Over the weekend, EMC Insurance Cos. announced that they would not provide insurance for Kansas schools where teachers carry guns. Imagine if other insurance companies followed suit or refused health insurance to those who keep guns in their homes. Imagine laws requiring liability insurance for those who own guns (and insurance companies that refused to issue it). It would be a good economic move and save a lot of lives.
Corporate decisions like that and campaigns like Mr. Simmons’ in Maryland are very productive steps in getting the gun problem in this country under control.
And the next time you are asked to put your hand over your heart, pledge to send out kindness too.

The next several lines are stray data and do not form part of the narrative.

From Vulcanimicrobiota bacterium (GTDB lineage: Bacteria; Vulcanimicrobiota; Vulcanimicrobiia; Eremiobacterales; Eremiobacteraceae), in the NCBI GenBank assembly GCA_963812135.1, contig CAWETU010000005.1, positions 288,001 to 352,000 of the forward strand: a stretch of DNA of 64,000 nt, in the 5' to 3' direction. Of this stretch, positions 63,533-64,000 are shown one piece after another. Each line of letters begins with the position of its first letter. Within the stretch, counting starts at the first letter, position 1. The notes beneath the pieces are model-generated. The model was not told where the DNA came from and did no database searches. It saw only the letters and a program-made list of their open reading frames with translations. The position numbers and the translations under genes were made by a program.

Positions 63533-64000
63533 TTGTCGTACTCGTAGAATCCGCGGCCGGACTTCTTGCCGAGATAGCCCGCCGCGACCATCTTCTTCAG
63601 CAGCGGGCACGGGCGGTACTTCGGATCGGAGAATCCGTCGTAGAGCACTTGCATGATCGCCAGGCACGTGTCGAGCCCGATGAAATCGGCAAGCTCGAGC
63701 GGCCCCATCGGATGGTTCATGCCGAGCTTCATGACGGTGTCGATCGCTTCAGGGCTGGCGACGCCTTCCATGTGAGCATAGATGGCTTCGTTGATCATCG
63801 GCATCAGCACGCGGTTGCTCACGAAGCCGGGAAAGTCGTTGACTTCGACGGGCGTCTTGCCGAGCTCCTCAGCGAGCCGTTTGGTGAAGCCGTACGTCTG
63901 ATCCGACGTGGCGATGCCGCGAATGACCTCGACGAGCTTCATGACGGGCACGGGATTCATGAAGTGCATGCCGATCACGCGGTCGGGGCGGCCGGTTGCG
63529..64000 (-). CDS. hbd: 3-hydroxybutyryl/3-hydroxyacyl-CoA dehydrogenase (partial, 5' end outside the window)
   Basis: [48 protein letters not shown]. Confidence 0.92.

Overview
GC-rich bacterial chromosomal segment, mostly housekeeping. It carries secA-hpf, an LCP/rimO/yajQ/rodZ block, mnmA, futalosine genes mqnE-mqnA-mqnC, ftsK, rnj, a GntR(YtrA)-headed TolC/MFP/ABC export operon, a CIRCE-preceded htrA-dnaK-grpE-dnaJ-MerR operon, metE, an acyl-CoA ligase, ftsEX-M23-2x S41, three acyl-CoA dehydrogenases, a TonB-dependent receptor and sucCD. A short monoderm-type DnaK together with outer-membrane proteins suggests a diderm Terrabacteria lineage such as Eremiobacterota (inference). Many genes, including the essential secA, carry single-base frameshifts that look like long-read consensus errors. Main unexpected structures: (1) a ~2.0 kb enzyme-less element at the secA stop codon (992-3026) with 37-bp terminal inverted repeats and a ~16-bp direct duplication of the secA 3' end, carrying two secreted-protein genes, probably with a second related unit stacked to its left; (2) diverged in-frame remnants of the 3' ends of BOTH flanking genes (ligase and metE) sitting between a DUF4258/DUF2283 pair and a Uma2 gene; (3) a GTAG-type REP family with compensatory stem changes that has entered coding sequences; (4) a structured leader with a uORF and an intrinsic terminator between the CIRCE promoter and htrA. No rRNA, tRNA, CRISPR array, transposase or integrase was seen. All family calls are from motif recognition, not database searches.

As the flags are waved and the parades marched this 4th of July, we would do well to consider the freedom and independence we claim to cherish and defend. In decidedly different ways, Edward Snowden’s leaking of NSA documents and Texas State Senator Wendy Davis’ filibuster have challenged us to think about what it means to stand up for what we believe in, in ways that don’t involve spending billions of dollars fortifying our borders, stopping and frisking without cause, arresting people for expressing their First Amendment rights in washable chalk, perpetually attacking other countries, the highest rate of incarceration in the world, and the highest per capita rate of gun ownership.
In just the six months since the Newtown killings there have been more Americans murdered by guns than the 4,409 United States armed forces killed in the Iraq war.